Falco subbuteo (Eurasian hobby, Hobby falcon) 

Europese boomvalk [Afrikaans]; Kakodi (generic term for sparrowhawks, goshawks, kestrels and falcons) [Kwangali]; Phakoe (also applied to Lanner falcon) [South Sotho]; Rukodzi (generic name for a small raptor such as falcon or sparrowhawk) [Shona]; Rigamani, Rikhozi (generic terms for some falcons) [Tsonga]; Phakwę (generic term for some of the smaller raptors) [Tswana]; Boomvalk [Dutch]; Faucon hobereau [French]; Baumfalke [German]; Ógea-europeia [Portuguese]

Life > Eukaryotes > Opisthokonta > Metazoa (animals) > Bilateria > Deuterostomia > Chordata > Craniata > Vertebrata (vertebrates)  > Gnathostomata (jawed vertebrates) > Teleostomi (teleost fish) > Osteichthyes (bony fish) > Class: Sarcopterygii (lobe-finned fish) > Stegocephalia (terrestrial vertebrates) > Tetrapoda (four-legged vertebrates) > Reptiliomorpha > Amniota > Reptilia (reptiles) > Romeriida > Diapsida > Archosauromorpha > Archosauria > Dinosauria (dinosaurs) > Saurischia > Theropoda (bipedal predatory dinosaurs) > Coelurosauria > Maniraptora > Aves (birds) > Order: Falconiformes > Family: Falconidae

Falco subbuteo (Eurasian hobby, Hobby falcon)  Falco subbuteo (Eurasian hobby, Hobby falcon) 

Eurasian hobby feeding on a swift, Kruger National Park, South Africa. [photo Johann Grobbelaar ©]

Eurasian hobby, Botswana. [photo Neil Gray ©]

Distribution and habitat

Breeds in Eurasia and north-western Africa, heading south in the non-breeding season to southern Asia and sub-Saharan Africa, absent from the lowland forest of the DRC and surrounding west African countries. Within southern Africa it is scarce to fairly common in northern Namibia, Botswana, Zimbabwe, northern and central Mozambique and eastern and southern South Africa. It generally prefers open moist woodland and forest edges, sometimes moving into more open habitats to forage, such as coastal dunes and maccia-covered slopes, also occupying suburban areas.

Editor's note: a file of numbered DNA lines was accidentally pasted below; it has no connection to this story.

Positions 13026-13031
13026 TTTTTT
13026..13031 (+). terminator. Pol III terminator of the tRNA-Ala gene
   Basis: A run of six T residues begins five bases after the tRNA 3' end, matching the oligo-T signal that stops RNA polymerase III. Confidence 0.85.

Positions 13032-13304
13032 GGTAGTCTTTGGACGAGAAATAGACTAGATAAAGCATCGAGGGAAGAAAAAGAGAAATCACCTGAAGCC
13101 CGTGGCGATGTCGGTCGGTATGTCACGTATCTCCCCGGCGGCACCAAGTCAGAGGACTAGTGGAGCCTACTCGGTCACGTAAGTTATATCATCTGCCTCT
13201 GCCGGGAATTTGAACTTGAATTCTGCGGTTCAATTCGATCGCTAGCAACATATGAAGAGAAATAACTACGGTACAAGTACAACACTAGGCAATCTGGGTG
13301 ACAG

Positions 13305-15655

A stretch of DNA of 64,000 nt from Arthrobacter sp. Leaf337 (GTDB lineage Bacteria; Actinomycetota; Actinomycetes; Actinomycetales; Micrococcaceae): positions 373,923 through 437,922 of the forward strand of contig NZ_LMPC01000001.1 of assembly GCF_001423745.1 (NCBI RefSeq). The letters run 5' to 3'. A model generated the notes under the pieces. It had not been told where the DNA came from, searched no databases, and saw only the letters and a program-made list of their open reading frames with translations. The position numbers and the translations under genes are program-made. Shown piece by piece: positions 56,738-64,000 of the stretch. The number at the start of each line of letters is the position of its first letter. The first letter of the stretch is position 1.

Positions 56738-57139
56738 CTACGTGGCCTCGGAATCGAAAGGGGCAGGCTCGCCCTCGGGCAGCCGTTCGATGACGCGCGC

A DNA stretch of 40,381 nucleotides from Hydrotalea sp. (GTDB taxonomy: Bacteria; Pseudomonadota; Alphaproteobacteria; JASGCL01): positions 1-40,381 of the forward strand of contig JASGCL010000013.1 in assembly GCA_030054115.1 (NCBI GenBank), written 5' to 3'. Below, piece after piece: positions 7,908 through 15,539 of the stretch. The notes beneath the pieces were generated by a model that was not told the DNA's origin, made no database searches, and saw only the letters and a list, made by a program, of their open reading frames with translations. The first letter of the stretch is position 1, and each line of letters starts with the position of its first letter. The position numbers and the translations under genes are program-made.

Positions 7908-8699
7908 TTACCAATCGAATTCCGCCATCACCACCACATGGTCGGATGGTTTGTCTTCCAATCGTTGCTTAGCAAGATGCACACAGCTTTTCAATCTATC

Distribution of Eurasian hobby in southern Africa, based on statistical smoothing of the records from first SA Bird Atlas Project (© Animal Demography unit, University of Cape Town; smoothing by Birgit Erni and Francesca Little). Colours range from dark blue (most common) through to yellow (least common). See here for the latest distribution from the SABAP2.  

Movements and migrations

Palearctic breeding migrant, leaving its breeding grounds from August-October; it is an uncommon visitor to southern Africa, staying from October-April.

Food 

It mainly eats insects, small birds and bats, usually hunting aerially and close to the ground; it may also spot and seek out prey from a prominent perch. The following food items have been recorded in its diet:

Threats

Not threatened.

References

  • Hockey PAR, Dean WRJ and Ryan PG 2005. Roberts - Birds of southern Africa, VIIth ed. The Trustees of the John Voelcker Bird Book Fund, Cape Town. 

 

 

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